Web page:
Archive for December, 2008

December part three

More piecemeal updates – late, of course (it’s that time of the year).

A.E. Housman, A Shropshire Lad (Dover Thrift Editions, 1990, following the authorised 1924 edition)
U.A. Fanthorpe, Christmas Poems (Enitharmon/Peterloo 2002)

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forty-seven: Elizabeth Bishop, North & South

Apologies for the late post, and for the fact that, as I’ve left my copy of the Complete Poems behind in London (I’m now ‘home’ for the holidays), there won’t be much substance.

Reading Elizabeth Bishop was a slightly odd experience; she felt very American, and very different to the much more contemporary writing I’ve been reading recently. I think I wanted to like her quite a lot more than I did; maybe when I return to the Complete Poems and read the rest of her writing I’ll find it more engaging, or maybe some background reading would help. Sadly without my copy here I can’t remember any of my favourites, but I seem to recall they featured sleeping on the ceiling…

North & South, Elizabeth Bishop (1946; Complete Poems Chatto & Windus, 2004)

December part two

Who knows why I’m resisting getting all the rest of my December reading lined up, but I am. Maybe it’s nice to break the rules after almost a year of doing things the same way each month? Anyway this week’s collection is Elizabeth Bishop’s first collection North & South, originally published in 1946. My edition is the very handsome Complete Poems, published by Chatto & Windus. I’ve been wanting to read Elizabeth Bishop for a while now, and I’m loving it so far. But that’s for the end of the week, when I’ve finished.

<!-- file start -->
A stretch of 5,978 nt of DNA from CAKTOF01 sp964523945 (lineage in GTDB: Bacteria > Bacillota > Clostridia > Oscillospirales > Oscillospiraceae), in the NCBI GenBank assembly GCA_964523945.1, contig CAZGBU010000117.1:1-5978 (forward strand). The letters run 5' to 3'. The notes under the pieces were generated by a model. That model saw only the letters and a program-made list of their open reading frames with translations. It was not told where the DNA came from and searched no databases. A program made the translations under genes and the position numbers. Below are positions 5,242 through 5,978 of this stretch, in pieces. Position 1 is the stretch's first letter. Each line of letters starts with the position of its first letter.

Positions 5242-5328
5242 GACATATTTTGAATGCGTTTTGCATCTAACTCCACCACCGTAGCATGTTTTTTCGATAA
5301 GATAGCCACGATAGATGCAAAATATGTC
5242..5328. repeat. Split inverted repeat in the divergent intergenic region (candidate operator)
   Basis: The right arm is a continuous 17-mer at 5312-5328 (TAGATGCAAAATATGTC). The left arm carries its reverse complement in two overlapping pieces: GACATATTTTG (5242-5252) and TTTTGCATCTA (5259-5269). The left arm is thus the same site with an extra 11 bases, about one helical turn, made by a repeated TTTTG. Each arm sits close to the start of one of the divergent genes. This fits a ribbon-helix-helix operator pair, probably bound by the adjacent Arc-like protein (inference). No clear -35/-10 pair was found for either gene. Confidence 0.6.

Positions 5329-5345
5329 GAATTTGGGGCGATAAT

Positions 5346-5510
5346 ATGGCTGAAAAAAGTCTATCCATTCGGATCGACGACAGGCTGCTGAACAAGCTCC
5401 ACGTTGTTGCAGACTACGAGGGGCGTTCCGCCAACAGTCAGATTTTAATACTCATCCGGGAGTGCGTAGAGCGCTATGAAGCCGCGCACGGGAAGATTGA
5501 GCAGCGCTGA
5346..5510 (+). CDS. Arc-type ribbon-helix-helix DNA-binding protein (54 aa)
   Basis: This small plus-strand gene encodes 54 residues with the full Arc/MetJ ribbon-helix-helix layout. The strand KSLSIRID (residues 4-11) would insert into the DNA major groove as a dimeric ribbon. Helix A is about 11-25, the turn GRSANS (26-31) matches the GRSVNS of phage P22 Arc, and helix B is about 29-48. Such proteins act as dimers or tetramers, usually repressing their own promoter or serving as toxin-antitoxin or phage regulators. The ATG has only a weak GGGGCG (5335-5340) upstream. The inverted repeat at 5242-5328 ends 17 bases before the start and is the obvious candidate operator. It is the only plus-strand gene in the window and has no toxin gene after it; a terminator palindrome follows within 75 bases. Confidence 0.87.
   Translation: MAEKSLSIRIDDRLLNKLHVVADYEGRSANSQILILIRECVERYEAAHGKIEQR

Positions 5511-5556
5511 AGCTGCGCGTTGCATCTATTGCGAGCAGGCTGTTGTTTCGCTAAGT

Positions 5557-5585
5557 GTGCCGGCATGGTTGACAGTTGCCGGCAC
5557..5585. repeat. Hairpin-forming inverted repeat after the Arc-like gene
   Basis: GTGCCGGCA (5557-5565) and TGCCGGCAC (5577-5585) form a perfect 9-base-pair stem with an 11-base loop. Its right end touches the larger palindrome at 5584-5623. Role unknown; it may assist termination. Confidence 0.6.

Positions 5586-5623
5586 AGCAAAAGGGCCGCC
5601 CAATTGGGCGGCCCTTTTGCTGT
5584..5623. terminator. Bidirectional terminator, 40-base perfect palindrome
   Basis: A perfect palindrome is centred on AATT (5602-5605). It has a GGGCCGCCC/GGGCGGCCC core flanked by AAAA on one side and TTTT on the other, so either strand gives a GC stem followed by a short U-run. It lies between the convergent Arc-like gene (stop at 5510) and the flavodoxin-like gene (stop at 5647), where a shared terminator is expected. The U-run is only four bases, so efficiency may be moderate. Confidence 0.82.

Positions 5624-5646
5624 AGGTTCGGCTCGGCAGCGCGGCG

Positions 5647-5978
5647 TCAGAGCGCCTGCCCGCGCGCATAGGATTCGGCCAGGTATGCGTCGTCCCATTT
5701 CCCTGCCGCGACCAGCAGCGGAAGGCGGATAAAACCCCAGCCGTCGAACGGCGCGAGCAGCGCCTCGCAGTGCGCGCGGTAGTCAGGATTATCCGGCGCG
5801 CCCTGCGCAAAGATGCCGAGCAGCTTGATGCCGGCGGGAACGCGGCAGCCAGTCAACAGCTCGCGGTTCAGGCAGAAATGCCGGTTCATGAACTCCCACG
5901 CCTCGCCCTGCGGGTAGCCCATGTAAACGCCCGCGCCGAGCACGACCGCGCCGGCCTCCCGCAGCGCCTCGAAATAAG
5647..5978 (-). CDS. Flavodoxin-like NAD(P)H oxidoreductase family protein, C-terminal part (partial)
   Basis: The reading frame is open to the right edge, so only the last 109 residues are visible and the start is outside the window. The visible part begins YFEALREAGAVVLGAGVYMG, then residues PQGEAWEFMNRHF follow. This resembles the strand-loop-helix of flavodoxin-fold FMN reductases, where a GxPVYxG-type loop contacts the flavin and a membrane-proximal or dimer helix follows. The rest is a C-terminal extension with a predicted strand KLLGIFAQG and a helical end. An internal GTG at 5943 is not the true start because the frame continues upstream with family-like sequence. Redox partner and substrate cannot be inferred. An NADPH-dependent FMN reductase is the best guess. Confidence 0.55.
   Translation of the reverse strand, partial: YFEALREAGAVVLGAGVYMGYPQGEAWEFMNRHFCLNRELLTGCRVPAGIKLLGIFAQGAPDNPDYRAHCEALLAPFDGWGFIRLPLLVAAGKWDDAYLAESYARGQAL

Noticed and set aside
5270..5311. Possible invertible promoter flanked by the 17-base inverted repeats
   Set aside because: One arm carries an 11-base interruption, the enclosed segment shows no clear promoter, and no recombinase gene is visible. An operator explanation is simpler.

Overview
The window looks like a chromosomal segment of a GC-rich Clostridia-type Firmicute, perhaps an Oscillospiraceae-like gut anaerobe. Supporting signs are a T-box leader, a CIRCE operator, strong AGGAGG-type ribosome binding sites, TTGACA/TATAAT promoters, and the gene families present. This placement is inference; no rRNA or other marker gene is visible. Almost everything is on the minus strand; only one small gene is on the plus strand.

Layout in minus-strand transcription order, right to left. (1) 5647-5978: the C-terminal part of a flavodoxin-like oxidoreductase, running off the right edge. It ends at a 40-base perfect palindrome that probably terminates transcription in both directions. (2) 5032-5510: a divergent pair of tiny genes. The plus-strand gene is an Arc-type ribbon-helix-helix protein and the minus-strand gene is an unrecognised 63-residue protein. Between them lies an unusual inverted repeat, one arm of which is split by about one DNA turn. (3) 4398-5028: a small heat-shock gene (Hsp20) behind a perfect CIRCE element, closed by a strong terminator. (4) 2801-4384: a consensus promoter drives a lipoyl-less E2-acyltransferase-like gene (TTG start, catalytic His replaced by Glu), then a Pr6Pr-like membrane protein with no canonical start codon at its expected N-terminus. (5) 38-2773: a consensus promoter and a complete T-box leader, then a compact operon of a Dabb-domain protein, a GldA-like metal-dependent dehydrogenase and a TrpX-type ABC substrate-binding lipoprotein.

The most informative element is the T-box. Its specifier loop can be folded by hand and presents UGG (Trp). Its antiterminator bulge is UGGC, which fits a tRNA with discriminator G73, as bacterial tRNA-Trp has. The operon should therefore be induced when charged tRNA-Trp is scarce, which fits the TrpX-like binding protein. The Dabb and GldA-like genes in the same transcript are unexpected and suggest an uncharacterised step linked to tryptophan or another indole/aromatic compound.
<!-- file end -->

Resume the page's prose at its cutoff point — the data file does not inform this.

forty-six: Maura Dooley, Life Under Water

Maura Dooley‘s latest collection Life Under Water has been shortlisted for the 2008 T.S. Eliot prize, which is in part why I picked it up; I was a bit uninspired trying to select my last month’s worth of poetry collections, so I thought reading a few of the shortlist was as good a way as any for making my final selection (although I still haven’t got all of December’s reading lined up).

I hadn’t read any of Dooley’s work (I don’t think) before this, and I enjoyed it. The collection has a broad horizon, with pieces mapping recent elections, lost rivers in London, the English Civil War, family life, the heart… Somehow though I look back over last week’s reading (yes, I’m late, I’m sorry) and there’s nothing particularly that grabs me or a sense of the collection as a whole that I feel I can write about. Last week was a rather depressing one, it has to be said, so maybe it’s that; or maybe it’s the weather, and getting to the end of the year. Sorry, Ms Dooley. I think it’s my fault, not yours.

Favourites were ‘Valentine’, ‘What You Will’, ‘Midsummer Lullaby’, ‘Lettered’, the shocking brilliance of ‘The Old Masters’, ‘Remark’, ‘A Tune for Dave Smith’ and this, ‘Moth Trap’, which grows on me more each time I read it: –

We looked to learn,
lit the lamp, waited
till something like a bloom
could be gathered,
its freedom tethered
by a shaft of light,

the way this lovely girl,
observing her own shadow,
holds up twelve years of life,
complicated filigree,
a thread leading home,
a rope to be cast off.

Life Under Water, Maura Dooley (Bloodaxe Books, 2008)